Navigating Halloween as a Catholic can feel like a major challenge. With many Christians on social media labeling it as a holiday rooted in Satanism, many Catholics are trying to decide if and how to celebrate.
While the rest of the culture embraces “Spooky Szn,” we Catholics are invited to embrace the traditions of Hallowtide and the unique celebration of the Body of Christ.
If you're more of a video person, here's a great overview by Fr. Chris Alar on this topic!
The Catholic Origins of Halloween
Despite what many secular sources tend to say, the true substance of Halloween did not begin with the pagan Celtic Festival Samhain, nor does the holiday have its roots in the occult or Satanism as our Protestant brothers and sisters often believe. These common misconceptions are modern, anti-Catholic propaganda, with roots stemming back to the Protestant Reformation.
The word “Halloween”—or “Hallowe’en”—comes from All Hallow’s Eve which the Church marks as the first day of a triduum of feasts known as Allhallowtide.
The Solemnity of All Saints Day (once called All Hallows Day) celebrated on November 1st, which celebrates all the saints in heaven both known and unknown. This celebration is followed on November 2 with the Feast of All Souls which honors the holy souls in purgatory.
Since All Saints’ Day is a major feast it begins on the Vigil–All Hallow’s Eve, which you guessed it, is on October 31st.
The dates of these feasts do not, again as many secular sources would like to claim, indicate an attempt to “baptize” a pagan celebration in which people wear costumes and light bonfires to ward off ghosts.
All Saints Day was originally celebrated on May 13th but was changed to November 1 by Pope Gregory III coinciding with the foundation of a new chapel in St. Peter’s Basilica which he dedicated to the saints in heaven.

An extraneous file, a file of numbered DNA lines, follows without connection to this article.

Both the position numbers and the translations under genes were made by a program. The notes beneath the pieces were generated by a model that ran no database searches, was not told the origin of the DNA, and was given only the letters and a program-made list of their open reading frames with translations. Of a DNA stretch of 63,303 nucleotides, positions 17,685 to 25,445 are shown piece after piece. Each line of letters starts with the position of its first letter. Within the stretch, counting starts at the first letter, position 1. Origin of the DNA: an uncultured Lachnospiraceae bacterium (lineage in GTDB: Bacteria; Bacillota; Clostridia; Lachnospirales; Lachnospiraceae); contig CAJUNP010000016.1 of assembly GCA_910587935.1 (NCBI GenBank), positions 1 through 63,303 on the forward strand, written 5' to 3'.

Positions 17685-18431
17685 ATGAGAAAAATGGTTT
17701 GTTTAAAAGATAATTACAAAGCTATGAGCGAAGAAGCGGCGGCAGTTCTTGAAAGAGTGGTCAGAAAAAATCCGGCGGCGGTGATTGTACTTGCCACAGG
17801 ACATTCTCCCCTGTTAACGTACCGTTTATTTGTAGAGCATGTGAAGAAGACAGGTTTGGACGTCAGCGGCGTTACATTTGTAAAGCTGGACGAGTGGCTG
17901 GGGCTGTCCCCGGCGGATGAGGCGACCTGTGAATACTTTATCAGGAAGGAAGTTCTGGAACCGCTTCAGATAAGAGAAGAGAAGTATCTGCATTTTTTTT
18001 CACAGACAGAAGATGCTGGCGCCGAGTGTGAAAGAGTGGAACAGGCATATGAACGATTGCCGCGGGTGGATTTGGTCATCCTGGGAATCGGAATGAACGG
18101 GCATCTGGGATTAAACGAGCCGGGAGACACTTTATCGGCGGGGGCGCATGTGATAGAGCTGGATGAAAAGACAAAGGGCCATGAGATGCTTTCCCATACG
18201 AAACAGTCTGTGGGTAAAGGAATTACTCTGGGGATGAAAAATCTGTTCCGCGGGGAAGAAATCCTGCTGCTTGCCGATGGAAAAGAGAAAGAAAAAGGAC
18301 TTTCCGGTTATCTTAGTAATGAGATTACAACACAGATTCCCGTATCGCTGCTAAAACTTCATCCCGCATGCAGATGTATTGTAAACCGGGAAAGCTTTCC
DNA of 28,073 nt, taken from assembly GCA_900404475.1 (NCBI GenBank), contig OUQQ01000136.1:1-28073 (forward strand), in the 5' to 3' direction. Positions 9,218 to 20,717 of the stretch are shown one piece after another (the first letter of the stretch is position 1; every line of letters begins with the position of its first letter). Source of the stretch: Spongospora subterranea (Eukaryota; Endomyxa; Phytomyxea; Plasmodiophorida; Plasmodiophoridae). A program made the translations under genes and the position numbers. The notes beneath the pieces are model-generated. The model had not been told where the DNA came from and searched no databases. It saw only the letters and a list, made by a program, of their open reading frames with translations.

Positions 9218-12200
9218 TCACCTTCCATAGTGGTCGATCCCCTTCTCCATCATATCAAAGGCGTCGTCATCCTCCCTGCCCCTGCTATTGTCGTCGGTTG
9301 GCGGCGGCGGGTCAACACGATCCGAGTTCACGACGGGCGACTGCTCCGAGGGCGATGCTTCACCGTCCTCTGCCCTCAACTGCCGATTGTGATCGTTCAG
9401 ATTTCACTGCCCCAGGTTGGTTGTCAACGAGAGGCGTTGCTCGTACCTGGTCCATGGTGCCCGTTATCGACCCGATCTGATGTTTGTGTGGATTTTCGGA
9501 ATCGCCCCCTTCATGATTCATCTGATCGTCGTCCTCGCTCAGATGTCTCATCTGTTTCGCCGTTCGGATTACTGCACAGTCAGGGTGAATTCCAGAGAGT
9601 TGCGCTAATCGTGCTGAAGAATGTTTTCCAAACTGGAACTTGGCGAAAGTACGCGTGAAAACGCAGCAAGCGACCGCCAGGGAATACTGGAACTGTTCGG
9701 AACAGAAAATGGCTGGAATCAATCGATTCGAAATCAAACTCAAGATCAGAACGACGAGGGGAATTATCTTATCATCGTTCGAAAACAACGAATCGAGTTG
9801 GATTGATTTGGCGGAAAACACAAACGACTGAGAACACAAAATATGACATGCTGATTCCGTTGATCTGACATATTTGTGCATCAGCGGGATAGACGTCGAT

Traditional Halloween festivities among Catholics varied from place to place and many still exist in some form today. The French would dress up for Halloween; the Irish carved faces on to turnips (the first Jack-o-Lanterns!), and trick-or-treating came from the English who went from door-to-door begging for "Soul Cakes” in exchange for praying for the departed loved ones of those who gave them the treats.
However, even with a few similarities, it’s not difficult to see that the festivities of Halloween in today’s world have moved far away from their traditional Catholic roots.
When the first Catholic immigrants came to America, the Puritans were quick to speak out against the public festivities of Hallowtide, as they considered the Catholic faith to be a corrupting form of paganism.
The Puritans painted the holiday as a pagan event, Catholics eventually began to believe that their own customs were simply leftover from paganism. And as Catholics pulled away from their own traditional feast, it allowed the modern, secular celebration of Halloween to become the norm.
While dressing up in costume and eating candy is innocent enough, we would be wrong to think that Halloween in its current form doesn’t pose a dilemma for faithful Catholics, as so much of it glorifies violence, horror, and darkness. It highlights death in all the wrong ways.
On the other hand, the holy days of Hallowtide call to our mind the reality of heaven and hell, and invite us to meditate on our own death Memento mori-style.
It gives us members of the Church Militant an opportunity to rejoice in the gift of the Communion of Saints by honoring the Church Triumphant as well as the Church Suffering. It is a celebration of holy life and our hope for sleep in Christ.
It is time for us to reclaim what was ours.
How to Celebrate Halloween like a Catholic
All Saints Day is a holy day of obligation so why not knick off the celebration with the Saints and angels by going to Mass on All Hallow’s Eve before any other festivities.
Choose your costume or your children’s costume with your morals in mind–You don’t necessarily have to dress up as a saint (but you totally could!) just don’t pick evil characters or immodest costumes.
Visit a cemetery to pray for the dead. The Holy Souls will be happy you kept them in mind.
Host an All Hallow’s Eve/ All Saints Day party at your parish. Invite everyone to dress as a saint, enjoy some saint-themed activities, and eat some Soul Cakes. Don’t forget to give out Catholic goodie bags with prayer cards, temporary tattoos, and stickers.
Bring the light of Christ to your neighborhood by decorate pumpkins using our FREE Catholic Pumpkin Carving Templates
Free Catholic Pumpkin Templates
Give your doorstep some Catholic flair this Fall with these templates for carving (or painting) the perfect pumpkin! 10 designs to choose from! Instructions included in the PDF.Included: (2) Holy Spirit templates, Immaculate Heart of Mary template, Sacred Heart of Jesus… Read More
Share with us how you're celebrating like a Catholic this Halloween by tagging us on Instagram. And have a blessed Hallowtide!